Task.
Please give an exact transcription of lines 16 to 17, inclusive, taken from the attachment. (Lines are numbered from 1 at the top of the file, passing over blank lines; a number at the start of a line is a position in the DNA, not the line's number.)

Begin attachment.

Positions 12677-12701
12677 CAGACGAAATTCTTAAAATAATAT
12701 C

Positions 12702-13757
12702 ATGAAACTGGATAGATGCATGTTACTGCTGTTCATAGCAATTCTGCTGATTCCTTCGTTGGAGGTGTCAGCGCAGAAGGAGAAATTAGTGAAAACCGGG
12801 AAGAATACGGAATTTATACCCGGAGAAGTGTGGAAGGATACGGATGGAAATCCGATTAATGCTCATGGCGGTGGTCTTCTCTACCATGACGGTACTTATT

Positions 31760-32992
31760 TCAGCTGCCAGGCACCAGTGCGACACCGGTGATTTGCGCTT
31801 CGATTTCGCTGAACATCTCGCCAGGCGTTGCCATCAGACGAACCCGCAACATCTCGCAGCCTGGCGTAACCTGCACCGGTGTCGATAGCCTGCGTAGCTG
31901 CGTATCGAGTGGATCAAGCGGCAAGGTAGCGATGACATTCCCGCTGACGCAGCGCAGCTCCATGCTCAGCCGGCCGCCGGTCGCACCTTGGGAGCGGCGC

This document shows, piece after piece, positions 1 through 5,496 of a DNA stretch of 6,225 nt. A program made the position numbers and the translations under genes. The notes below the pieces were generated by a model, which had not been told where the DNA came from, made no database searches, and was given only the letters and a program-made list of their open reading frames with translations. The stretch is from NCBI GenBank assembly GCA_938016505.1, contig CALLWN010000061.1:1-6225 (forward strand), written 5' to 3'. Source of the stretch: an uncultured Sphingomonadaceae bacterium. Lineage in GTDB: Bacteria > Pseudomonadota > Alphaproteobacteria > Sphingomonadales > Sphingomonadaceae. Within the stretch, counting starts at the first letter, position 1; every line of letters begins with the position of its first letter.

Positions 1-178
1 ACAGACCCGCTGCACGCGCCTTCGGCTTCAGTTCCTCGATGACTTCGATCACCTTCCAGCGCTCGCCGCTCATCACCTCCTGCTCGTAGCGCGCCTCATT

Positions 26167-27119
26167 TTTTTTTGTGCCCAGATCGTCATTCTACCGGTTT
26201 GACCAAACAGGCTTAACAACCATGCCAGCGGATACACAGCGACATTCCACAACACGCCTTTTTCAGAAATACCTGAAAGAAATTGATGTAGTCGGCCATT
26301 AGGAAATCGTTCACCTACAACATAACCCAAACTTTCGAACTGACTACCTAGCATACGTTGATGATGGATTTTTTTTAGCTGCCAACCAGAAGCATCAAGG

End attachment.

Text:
26201 GACCAAACAGGCTTAACAACCATGCCAGCGGATACACAGCGACATTCCACAACACGCCTTTTTCAGAAATACCTGAAAGAAATTGATGTAGTCGGCCATT
26301 AGGAAATCGTTCACCTACAACATAACCCAAACTTTCGAACTGACTACCTAGCATACGTTGATGATGGATTTTTTTTAGCTGCCAACCAGAAGCATCAAGG